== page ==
Bush Admin Should Halt Nuclear Development

    Dear Editor,

    The University of California manages Lawrence Livermore National
    Laboratory, a facility leading the development of the so-called Reliable
    Replacement Warhead or RRW, the first new hydrogen bomb designed by the United States
    in 20 years.

    Students and faculty at the university therefore have a
    unique role to play in actively questioning this misguided U.S. nuclear weapons
    policy and UC system’s involvement in its implementation.

    The Cold War is over and the threat of an all-out nuclear
    war with Russia has greatly diminished. Despite the fact that the United States
    still has nearly 10,000 nuclear warheads, the Bush administration argues that
    new nuclear weapons are needed to ensure “long-term confidence in the future
    stockpile.” The administration’s original argument was that plutonium pits, the
    cores of existing nuclear weapons, were aging and becoming “unreliable” — thus
    explaining the catchy nickname.

    This argument is misleading, and ignores recent scientific
    findings. A 2006 JASON report, a pre-eminent nuclear advisory group established
    by members of the World War II-era Manhattan Project, found that plutonium pits
    safely and reliably function for at least 90 years — over twice what had been
    estimated previously. Given the age of the oldest existing nuclear weapons in
    our stockpile, the U.S. nuclear deterrent is therefore guaranteed for at least
    another 50 years.

    Other factors negate the need for new nuclear weapons. The
    safety and reliability of existing nuclear weapons is certified annually and
    closely monitored under life-extension programs using computer-generated
    models. The weapons’ reliability is also based on more than 1,000 tests.

    A resumption of nuclear testing would violate the
    Comprehensive Test Ban Treaty, a mainstay of the nonproliferation regime, which
    the United States already signed. Developing new nuclear weapons would signal
    to the world that the United States, despite its overwhelming conventional
    military superiority, believes it necessary to upgrade its nuclear arsenal.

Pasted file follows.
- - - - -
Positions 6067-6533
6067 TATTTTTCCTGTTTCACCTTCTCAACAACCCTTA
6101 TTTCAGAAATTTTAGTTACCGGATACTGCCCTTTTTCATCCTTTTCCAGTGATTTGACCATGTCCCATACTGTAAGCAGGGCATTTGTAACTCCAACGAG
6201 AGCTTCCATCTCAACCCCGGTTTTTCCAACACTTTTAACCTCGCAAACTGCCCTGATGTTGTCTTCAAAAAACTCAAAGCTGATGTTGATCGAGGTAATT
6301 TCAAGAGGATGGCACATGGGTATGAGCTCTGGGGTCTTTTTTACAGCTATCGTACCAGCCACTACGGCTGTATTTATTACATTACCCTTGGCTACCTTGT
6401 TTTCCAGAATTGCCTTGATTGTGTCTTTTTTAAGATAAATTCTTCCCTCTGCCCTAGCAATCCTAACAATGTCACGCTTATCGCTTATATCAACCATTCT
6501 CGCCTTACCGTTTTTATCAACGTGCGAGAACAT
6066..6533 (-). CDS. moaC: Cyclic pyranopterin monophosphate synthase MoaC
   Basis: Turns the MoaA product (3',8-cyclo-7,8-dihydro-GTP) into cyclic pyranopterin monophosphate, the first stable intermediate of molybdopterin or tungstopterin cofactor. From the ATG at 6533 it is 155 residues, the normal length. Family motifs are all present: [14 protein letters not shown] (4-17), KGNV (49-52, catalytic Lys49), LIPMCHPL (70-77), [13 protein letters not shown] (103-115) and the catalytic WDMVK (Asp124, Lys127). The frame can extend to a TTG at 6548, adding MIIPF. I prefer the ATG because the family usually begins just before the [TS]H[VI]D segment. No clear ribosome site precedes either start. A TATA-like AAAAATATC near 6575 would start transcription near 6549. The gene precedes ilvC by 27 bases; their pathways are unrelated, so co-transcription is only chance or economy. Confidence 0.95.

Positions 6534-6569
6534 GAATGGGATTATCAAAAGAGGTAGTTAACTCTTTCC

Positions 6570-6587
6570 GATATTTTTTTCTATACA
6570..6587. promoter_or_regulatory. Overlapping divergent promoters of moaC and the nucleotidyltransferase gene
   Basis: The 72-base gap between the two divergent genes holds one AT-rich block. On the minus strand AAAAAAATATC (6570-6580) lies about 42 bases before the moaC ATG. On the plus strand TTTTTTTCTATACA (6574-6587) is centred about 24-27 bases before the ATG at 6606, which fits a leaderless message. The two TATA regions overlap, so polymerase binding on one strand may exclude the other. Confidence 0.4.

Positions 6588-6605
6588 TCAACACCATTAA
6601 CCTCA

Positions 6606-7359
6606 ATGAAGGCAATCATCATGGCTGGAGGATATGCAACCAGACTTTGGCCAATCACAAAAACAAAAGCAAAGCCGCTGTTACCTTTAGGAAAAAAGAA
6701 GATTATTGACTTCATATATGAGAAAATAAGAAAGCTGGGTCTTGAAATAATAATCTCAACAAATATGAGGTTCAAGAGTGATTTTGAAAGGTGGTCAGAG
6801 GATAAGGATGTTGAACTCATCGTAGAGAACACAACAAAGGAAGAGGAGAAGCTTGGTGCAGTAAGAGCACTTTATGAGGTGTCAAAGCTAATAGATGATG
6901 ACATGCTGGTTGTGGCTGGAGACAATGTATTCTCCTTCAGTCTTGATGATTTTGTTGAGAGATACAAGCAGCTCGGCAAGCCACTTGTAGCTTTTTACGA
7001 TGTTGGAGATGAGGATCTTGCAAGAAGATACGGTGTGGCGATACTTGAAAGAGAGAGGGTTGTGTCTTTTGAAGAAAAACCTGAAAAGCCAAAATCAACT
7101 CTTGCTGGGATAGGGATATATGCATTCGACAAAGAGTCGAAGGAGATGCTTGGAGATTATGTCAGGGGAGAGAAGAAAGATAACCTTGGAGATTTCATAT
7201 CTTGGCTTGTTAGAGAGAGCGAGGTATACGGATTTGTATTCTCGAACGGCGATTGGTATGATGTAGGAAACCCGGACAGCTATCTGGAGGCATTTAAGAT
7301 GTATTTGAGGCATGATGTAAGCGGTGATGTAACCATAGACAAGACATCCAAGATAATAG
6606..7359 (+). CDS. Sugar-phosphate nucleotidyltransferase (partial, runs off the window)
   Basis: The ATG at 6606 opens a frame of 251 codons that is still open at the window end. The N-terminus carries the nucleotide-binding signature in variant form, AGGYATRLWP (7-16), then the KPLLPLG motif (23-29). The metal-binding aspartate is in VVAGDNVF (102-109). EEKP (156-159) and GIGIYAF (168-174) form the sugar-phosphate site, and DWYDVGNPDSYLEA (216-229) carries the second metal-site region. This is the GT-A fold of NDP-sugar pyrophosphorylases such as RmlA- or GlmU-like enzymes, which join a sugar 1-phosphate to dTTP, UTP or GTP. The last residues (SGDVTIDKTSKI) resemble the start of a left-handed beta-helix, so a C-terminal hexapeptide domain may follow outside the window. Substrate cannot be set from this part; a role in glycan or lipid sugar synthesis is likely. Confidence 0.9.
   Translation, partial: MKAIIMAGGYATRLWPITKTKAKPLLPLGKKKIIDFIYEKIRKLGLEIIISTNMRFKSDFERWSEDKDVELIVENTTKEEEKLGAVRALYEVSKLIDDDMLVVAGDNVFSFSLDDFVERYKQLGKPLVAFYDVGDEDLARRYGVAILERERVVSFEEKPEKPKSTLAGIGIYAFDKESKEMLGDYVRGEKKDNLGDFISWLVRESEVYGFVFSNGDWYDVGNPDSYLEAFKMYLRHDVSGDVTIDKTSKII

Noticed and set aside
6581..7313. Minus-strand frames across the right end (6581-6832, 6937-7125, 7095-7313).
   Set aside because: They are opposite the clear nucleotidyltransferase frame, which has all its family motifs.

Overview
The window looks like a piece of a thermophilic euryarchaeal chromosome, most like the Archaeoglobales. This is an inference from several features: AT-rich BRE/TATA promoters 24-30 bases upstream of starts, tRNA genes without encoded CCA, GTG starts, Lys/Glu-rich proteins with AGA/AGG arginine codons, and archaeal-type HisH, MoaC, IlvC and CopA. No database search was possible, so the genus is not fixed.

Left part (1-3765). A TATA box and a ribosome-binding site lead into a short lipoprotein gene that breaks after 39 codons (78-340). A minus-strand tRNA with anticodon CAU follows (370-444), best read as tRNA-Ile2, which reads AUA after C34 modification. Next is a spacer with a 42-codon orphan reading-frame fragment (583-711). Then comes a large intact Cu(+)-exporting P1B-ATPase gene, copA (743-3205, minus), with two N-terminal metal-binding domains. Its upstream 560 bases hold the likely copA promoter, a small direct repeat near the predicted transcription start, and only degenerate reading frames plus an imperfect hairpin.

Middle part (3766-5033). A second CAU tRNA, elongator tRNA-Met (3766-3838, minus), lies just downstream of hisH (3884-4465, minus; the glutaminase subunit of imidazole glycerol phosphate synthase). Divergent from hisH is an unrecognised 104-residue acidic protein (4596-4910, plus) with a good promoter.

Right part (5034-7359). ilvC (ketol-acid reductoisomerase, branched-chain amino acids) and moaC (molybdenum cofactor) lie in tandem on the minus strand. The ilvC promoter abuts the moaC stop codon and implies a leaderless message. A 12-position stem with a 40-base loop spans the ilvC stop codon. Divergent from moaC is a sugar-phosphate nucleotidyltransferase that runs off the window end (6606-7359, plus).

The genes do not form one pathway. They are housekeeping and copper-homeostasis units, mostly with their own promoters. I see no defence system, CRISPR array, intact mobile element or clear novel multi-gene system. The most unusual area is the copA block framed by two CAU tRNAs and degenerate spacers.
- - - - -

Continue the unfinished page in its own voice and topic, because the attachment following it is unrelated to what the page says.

A recent study prepared for the Department of Defense
    observed, “The world sees us as shifting from nuclear weapons for deterrence
    and as a weapon of last resort to nuclear weapons for war fighting and first
    use.” This perception gives emerging world powers like China another reason to
    feel threatened by the United States and may embolden aspiring powers to seek
    their own homegrown nuclear weapons.

    Developing new nuclear weapons undermines our diplomatic
    leadership in stemming the spread of nuclear weapons by undermining our Nuclear
    Non-Proliferation Treaty commitments. Many states that gave up the right to
    acquire these weapons have expressed concern that the United States is not
    living up to its end of the bargain under the NPT to work toward the eventual
    elimination of nuclear weapons.

    Building new nuclear weapons will not make us safer. It will
    do nothing to deter terrorists, and it will not improve our strategic
    relationships with other countries. It will only undermine efforts to prevent
    the spread of nuclear weapons, extend outdated Cold War-era thinking, shirk our
    international commitments, waste a lot of money and threaten our long-term

    — Lt. Gen. Robert Gard
    UCSD Lecturer and Senior Military Fellow at the Center for Arms Control and Non-Proliferation
    Leonor Tomero
    Director of Nuclear Non-Proliferation
    Achraf Farraj
    Warren College Student

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